Covid is still scary. The world is still a little scary. But for the first time, I feel like we might be alright. 

Kristy Bowen, Everything is going to be okay.

I did not want to start sounding like a blowhard. It was dangerous to get so close to conspiracy theories and twisted historical facts. It was dangerous to alienate my liberal family base of nature-loving aunts and uncles by defending Ken Starr or the Gulf War. I became a person who argued for the sake of exposing the other side no matter what it was or what I believed to be the truth. In fact, the truth became nebulous. I didn’t recognize my convictions anymore and I started doubting myself. […]

Eventually, I stumbled on my own interior contradictions too many times. I even started a Federalist Society chapter while in law school, only to drop-out frustrated with bigotry and misogyny. Once I started my family, consistency became critical. It is one thing to be caught in a contradictory position with another adult, but kids will insist on unswerving conviction.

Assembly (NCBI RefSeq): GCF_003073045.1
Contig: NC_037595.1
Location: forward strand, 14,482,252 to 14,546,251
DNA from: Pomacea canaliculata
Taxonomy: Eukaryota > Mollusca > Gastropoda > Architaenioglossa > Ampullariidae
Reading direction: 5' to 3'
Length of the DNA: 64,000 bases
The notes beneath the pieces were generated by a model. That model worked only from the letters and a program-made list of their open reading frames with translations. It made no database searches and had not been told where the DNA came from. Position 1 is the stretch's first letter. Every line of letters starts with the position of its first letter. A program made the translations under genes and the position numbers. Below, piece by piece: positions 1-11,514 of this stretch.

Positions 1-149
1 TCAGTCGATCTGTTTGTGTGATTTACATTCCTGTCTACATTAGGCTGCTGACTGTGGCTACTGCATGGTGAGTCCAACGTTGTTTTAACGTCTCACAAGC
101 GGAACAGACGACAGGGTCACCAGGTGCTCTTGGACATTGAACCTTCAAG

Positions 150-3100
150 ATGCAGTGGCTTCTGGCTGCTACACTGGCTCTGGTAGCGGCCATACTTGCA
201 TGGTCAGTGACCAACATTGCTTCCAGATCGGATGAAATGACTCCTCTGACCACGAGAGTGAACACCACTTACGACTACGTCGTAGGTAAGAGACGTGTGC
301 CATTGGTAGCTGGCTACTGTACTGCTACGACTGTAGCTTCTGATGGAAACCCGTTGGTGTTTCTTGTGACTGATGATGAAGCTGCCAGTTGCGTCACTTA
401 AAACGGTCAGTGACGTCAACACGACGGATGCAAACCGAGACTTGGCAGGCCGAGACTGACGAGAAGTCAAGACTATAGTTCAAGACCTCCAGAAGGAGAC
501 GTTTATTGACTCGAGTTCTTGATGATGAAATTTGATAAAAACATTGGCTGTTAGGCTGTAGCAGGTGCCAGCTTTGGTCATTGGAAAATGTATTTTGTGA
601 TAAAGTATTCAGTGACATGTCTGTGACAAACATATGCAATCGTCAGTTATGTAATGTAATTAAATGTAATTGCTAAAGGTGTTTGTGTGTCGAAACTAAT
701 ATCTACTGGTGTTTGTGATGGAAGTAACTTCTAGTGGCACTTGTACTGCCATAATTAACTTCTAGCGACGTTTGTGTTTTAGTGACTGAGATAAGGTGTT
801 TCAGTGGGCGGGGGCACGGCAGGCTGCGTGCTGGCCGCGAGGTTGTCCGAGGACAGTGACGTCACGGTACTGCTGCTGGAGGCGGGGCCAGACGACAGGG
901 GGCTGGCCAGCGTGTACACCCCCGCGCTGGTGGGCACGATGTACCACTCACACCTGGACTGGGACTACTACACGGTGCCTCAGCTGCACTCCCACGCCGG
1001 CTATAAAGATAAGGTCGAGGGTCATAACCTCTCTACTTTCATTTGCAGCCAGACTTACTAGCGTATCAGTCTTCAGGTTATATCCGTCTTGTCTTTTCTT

In the end, spending so much time understanding the other sides of things may not have been efficient use of my time. My arguments may not have become more precise and my tendency to understand made me less of a fighter and more of a seeker of compromise. If I were to take on my ‘90s project in this decade, I think I might give up sooner. The arguments in today’s public sphere are so vacuous of any attempt to back them up with science, history, or other facts or evidence that any engagement would be fruitless and possibly violent. It might be possible, if more people dive into opposing philosophies that considered debate will become a thing again. It might be true that considered debate leads to compromise, which is change, which is better than deadlock. I went undercover among conservatives and emerged more committed to what I considered then to be common values: social justice, equality, peaceful dispute resolution, free & fair trade, honesty and transparency.